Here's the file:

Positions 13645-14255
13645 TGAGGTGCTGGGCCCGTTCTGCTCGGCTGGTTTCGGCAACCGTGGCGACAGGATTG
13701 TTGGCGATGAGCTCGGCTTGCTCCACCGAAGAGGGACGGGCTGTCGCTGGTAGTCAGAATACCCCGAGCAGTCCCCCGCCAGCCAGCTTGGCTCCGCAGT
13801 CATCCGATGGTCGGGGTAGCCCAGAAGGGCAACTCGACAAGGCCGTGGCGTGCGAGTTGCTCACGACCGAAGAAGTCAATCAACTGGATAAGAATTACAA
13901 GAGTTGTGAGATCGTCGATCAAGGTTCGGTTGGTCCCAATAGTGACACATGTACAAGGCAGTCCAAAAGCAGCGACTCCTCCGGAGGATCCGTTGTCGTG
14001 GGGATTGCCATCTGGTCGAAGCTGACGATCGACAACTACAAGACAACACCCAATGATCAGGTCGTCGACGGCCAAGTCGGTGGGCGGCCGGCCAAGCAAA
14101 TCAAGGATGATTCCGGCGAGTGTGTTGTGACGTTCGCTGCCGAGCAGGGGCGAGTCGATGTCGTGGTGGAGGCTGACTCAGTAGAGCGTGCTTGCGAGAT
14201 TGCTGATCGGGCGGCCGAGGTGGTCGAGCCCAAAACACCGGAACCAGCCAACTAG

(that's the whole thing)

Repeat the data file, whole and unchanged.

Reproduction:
Positions 13645-14255
13645 TGAGGTGCTGGGCCCGTTCTGCTCGGCTGGTTTCGGCAACCGTGGCGACAGGATTG
13701 TTGGCGATGAGCTCGGCTTGCTCCACCGAAGAGGGACGGGCTGTCGCTGGTAGTCAGAATACCCCGAGCAGTCCCCCGCCAGCCAGCTTGGCTCCGCAGT
13801 CATCCGATGGTCGGGGTAGCCCAGAAGGGCAACTCGACAAGGCCGTGGCGTGCGAGTTGCTCACGACCGAAGAAGTCAATCAACTGGATAAGAATTACAA
13901 GAGTTGTGAGATCGTCGATCAAGGTTCGGTTGGTCCCAATAGTGACACATGTACAAGGCAGTCCAAAAGCAGCGACTCCTCCGGAGGATCCGTTGTCGTG
14001 GGGATTGCCATCTGGTCGAAGCTGACGATCGACAACTACAAGACAACACCCAATGATCAGGTCGTCGACGGCCAAGTCGGTGGGCGGCCGGCCAAGCAAA
14101 TCAAGGATGATTCCGGCGAGTGTGTTGTGACGTTCGCTGCCGAGCAGGGGCGAGTCGATGTCGTGGTGGAGGCTGACTCAGTAGAGCGTGCTTGCGAGAT
14201 TGCTGATCGGGCGGCCGAGGTGGTCGAGCCCAAAACACCGGAACCAGCCAACTAG